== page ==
Very few people are happy with the way misdemeanor appeals works in much of North Carolina. District Criminal Court in North Carolina does not have juries. Trials are heard by judges who both decide the factual issues, guilt and innocence, and impose punishment. Only a small percentage of cases are actually appealed to Superior Court.
But even the small number of appealed cases can clog things up. That’s because, given how few judges we have in North Carolina, there are simply too many cases for judges to hear in a timely fashion. In Wake County during a given Misdemeanor Appeals week, the prosecutor is typically able to try two jury trials, and have maybe 3 or 4 motions heard. Sometimes things go a little faster. Sometimes a little slower.
But given that there are hundreds upon hundreds of cases to try each week, that leaves hundreds of cases untried, creates a backlog, and leads to three and four year delays in some counties before misdemeanors are tried and resolved. This creates uncertainty for hundreds of people who seek to have their cases decided. And there’s enormous expense, especially because in many cases defendants need to periodically appear in court (thereby missing work) for a calendar call only to find that their case is not being tried that week.
Because people have the constitutional right to appeal a guilty verdict for a trial de novo in front of a jury, the North Carolina General Assembly is limited in its ability to restrict jury trials.
But that isn’t keeping it from trying…
Senate Bill 182 now before the legislature would limit appeals for people who plead guilty in District Court. That would require them, if they do wish to appeal, to appeal straight to the Court of Appeals. This law would only apply to people who plead guilty, which means that it would have the effect of clogging up District Court by requiring defendants who wish to appeal the case, for whatever purpose, to either have a trial (and presumably lose and then appeal) or plead not guilty, not resist the verdict, which would permit the appeal.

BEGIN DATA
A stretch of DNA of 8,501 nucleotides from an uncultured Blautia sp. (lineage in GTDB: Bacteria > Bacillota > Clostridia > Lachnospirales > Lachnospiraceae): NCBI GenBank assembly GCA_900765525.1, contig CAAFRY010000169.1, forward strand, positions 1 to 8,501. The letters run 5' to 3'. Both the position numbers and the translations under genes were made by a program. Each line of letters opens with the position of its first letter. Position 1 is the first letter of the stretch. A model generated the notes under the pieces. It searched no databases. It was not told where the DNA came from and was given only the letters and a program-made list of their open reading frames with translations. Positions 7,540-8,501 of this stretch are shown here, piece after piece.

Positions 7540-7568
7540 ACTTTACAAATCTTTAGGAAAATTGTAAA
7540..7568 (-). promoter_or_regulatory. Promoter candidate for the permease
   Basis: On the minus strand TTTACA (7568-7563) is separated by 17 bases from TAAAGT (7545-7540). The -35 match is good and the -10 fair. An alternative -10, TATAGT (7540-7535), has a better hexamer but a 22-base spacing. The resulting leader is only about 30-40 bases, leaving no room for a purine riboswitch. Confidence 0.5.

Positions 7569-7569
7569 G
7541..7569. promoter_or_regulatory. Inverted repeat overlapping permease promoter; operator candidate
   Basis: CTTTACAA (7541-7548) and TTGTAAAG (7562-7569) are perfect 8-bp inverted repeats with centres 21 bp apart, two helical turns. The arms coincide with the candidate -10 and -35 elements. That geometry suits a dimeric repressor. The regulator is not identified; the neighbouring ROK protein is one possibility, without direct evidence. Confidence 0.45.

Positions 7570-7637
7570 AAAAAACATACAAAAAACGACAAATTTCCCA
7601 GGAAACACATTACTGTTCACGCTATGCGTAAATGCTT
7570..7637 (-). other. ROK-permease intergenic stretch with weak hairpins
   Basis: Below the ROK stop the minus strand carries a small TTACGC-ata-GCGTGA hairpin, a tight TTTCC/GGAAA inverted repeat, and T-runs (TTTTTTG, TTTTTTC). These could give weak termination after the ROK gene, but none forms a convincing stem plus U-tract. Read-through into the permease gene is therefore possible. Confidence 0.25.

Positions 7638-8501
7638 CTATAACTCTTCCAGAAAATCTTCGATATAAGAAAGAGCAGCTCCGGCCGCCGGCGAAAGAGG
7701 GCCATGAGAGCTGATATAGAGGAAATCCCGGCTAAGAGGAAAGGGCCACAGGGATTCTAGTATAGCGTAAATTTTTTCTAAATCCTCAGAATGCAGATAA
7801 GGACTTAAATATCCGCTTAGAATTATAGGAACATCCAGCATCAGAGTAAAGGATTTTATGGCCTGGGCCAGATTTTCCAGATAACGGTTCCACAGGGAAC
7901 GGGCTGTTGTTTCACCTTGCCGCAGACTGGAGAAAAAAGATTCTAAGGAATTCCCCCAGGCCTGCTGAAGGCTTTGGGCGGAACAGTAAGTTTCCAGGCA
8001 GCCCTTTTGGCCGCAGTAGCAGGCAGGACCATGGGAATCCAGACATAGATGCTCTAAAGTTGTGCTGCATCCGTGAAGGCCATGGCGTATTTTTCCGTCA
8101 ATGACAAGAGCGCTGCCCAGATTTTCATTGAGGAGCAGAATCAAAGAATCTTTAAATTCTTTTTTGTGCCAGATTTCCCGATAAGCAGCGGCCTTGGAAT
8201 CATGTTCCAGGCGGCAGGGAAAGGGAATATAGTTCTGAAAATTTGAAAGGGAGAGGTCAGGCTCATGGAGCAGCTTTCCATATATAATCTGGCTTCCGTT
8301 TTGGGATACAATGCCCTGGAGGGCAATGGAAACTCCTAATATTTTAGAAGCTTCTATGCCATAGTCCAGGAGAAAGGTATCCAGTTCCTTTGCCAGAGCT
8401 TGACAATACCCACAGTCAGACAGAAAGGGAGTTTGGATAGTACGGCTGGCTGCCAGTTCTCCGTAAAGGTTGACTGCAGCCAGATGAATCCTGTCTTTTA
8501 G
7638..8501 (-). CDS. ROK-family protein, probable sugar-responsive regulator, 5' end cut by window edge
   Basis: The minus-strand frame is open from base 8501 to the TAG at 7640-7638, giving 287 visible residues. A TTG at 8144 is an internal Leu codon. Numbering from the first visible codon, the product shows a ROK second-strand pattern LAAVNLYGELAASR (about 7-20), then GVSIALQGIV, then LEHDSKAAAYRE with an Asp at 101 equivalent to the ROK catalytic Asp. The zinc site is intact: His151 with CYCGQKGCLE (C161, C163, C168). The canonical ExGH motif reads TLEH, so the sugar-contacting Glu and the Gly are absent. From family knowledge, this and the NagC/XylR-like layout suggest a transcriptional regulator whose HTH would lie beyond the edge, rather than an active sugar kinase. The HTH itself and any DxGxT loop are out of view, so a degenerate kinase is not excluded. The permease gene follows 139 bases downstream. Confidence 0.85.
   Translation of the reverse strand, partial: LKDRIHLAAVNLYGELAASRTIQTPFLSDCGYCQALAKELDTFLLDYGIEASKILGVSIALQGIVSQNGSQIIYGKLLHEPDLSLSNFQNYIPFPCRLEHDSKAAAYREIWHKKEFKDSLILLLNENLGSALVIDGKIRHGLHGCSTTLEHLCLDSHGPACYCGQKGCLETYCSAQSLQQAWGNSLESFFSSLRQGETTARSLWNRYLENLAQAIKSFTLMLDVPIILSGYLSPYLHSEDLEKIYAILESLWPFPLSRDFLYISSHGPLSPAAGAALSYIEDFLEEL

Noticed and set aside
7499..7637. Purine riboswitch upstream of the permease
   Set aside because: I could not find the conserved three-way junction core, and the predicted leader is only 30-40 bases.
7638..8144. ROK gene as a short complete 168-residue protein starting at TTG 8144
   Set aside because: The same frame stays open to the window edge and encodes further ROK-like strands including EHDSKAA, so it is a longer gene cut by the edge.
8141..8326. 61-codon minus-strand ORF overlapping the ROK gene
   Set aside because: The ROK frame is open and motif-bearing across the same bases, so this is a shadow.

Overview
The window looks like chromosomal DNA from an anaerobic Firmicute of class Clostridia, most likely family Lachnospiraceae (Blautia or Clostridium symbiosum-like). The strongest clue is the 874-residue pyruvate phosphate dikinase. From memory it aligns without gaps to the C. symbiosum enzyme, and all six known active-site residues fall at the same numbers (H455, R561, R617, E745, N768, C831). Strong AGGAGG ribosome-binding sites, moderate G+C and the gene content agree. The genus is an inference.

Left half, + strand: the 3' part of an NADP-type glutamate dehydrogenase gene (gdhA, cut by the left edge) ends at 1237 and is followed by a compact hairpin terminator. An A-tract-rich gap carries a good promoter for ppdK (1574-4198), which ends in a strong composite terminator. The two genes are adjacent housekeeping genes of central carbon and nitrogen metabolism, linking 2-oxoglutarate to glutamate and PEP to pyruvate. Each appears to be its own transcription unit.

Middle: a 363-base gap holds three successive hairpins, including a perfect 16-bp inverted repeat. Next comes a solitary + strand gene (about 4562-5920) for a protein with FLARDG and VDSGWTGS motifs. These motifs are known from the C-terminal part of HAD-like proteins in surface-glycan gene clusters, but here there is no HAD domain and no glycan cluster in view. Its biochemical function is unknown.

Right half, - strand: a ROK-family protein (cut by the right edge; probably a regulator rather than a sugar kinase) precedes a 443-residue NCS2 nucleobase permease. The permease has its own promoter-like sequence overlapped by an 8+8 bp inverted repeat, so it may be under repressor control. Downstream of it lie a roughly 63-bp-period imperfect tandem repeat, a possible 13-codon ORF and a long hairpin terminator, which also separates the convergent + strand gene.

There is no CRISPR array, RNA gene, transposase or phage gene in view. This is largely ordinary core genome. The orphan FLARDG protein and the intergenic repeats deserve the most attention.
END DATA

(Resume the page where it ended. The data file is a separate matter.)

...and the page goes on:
So either the law is entirely ineffective, creating a new language by which appeal is effected following a guilty plea. Or it would jam up District Court by forcing more people to have a trial in District Court.
The way to resolve the appeal problem is to first have more sensible results in District Court and, second, to hire more District Court and Superior Court judges. Instead of building a new courthouse, hire 20 new District Court judges. Instead of building a new jail, hire 20 new Superior Court judges.
Cases will be resolved if that happens. Cases will not be resolved by rewording the way appeals take place.